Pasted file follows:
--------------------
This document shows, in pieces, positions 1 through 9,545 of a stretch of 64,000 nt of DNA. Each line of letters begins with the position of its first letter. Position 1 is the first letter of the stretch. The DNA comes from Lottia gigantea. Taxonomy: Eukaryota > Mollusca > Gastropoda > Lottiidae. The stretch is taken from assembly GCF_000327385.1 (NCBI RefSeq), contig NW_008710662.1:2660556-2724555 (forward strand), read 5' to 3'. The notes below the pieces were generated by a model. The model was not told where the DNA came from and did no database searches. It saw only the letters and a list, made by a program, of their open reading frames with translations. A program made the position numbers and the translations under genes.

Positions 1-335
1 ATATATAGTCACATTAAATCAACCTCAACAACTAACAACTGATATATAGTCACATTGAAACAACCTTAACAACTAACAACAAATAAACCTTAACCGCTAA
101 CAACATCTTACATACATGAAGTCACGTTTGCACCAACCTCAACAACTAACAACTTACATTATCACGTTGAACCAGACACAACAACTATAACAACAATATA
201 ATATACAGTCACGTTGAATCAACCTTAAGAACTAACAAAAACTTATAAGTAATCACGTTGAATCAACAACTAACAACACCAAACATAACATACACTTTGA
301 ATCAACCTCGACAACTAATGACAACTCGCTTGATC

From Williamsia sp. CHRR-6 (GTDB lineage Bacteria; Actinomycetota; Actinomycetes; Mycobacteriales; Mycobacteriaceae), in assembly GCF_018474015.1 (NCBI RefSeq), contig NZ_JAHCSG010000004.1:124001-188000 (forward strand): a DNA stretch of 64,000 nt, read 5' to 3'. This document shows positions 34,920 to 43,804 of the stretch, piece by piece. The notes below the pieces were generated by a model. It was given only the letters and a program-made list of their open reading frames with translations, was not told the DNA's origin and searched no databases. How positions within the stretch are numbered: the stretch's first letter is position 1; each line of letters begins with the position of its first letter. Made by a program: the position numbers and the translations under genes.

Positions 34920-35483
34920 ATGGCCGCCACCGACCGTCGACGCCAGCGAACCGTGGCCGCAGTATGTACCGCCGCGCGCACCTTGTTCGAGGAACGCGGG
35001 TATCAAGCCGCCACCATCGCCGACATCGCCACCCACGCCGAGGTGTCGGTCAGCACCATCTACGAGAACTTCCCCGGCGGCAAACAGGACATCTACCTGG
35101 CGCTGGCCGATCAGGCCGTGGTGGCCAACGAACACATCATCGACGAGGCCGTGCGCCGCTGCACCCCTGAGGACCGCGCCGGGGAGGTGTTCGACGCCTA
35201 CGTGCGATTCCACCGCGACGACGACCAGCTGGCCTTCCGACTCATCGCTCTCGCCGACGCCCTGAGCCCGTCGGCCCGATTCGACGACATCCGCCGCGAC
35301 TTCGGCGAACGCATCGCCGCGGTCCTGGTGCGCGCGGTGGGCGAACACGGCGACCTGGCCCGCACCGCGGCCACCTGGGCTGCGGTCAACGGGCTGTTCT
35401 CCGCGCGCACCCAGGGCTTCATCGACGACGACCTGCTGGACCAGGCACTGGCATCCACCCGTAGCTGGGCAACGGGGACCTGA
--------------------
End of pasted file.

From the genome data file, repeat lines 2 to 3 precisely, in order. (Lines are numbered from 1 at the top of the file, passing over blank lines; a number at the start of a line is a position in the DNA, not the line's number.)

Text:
Positions 1-335
1 ATATATAGTCACATTAAATCAACCTCAACAACTAACAACTGATATATAGTCACATTGAAACAACCTTAACAACTAACAACAAATAAACCTTAACCGCTAA